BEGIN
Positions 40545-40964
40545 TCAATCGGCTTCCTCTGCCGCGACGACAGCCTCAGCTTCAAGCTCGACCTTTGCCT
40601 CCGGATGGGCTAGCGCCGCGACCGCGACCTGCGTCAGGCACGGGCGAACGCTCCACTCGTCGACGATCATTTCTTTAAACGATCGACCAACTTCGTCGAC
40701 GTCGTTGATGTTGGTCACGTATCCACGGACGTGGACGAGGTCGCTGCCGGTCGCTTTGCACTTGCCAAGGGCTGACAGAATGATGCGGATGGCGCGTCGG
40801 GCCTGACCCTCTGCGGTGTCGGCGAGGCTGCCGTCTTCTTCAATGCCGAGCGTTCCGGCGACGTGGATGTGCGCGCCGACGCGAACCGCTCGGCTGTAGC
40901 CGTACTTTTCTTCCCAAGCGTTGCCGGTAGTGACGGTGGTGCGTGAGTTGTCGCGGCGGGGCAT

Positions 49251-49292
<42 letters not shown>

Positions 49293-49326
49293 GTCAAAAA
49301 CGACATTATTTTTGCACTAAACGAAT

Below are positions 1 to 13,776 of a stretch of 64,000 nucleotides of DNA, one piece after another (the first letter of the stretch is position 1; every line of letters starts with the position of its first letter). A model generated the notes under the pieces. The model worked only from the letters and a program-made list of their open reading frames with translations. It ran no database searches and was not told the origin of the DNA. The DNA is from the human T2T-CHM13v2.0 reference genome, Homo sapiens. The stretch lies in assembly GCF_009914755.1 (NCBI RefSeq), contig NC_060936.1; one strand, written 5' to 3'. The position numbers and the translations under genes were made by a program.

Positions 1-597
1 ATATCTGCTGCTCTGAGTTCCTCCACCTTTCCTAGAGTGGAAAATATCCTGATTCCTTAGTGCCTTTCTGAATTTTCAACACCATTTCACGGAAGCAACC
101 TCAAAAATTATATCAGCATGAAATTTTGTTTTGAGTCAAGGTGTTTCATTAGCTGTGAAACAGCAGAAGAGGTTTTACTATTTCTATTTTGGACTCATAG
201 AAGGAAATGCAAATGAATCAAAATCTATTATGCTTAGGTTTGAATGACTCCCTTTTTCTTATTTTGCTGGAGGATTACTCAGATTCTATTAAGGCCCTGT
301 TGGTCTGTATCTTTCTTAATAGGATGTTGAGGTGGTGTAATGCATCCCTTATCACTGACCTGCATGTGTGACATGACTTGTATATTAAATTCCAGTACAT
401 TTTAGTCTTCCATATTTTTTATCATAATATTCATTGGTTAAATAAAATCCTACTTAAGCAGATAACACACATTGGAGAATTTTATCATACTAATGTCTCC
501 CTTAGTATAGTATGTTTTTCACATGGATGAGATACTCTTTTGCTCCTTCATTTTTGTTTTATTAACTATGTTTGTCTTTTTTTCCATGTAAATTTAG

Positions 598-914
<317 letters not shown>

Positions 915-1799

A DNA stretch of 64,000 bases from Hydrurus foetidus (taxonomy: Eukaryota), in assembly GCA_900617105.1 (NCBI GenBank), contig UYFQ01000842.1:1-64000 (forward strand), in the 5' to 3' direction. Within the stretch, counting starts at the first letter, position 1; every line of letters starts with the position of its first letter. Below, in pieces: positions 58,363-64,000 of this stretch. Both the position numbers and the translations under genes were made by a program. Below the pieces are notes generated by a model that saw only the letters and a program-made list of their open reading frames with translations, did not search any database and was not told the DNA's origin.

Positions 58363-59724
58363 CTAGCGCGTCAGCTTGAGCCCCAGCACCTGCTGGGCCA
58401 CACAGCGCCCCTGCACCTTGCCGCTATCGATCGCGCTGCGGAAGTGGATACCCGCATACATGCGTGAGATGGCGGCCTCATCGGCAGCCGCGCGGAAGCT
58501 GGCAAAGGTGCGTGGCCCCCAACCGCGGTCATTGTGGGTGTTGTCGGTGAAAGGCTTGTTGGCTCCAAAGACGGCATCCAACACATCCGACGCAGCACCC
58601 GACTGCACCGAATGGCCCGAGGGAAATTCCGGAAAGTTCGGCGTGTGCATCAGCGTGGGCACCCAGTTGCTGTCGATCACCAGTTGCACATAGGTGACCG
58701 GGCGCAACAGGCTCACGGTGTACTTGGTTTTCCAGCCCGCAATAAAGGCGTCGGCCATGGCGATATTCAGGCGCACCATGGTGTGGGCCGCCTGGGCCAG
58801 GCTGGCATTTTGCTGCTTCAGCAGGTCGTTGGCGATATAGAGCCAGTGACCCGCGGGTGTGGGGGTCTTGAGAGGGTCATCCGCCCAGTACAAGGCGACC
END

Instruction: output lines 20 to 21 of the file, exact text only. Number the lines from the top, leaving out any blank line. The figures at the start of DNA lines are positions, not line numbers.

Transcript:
Positions 598-914
<317 letters not shown>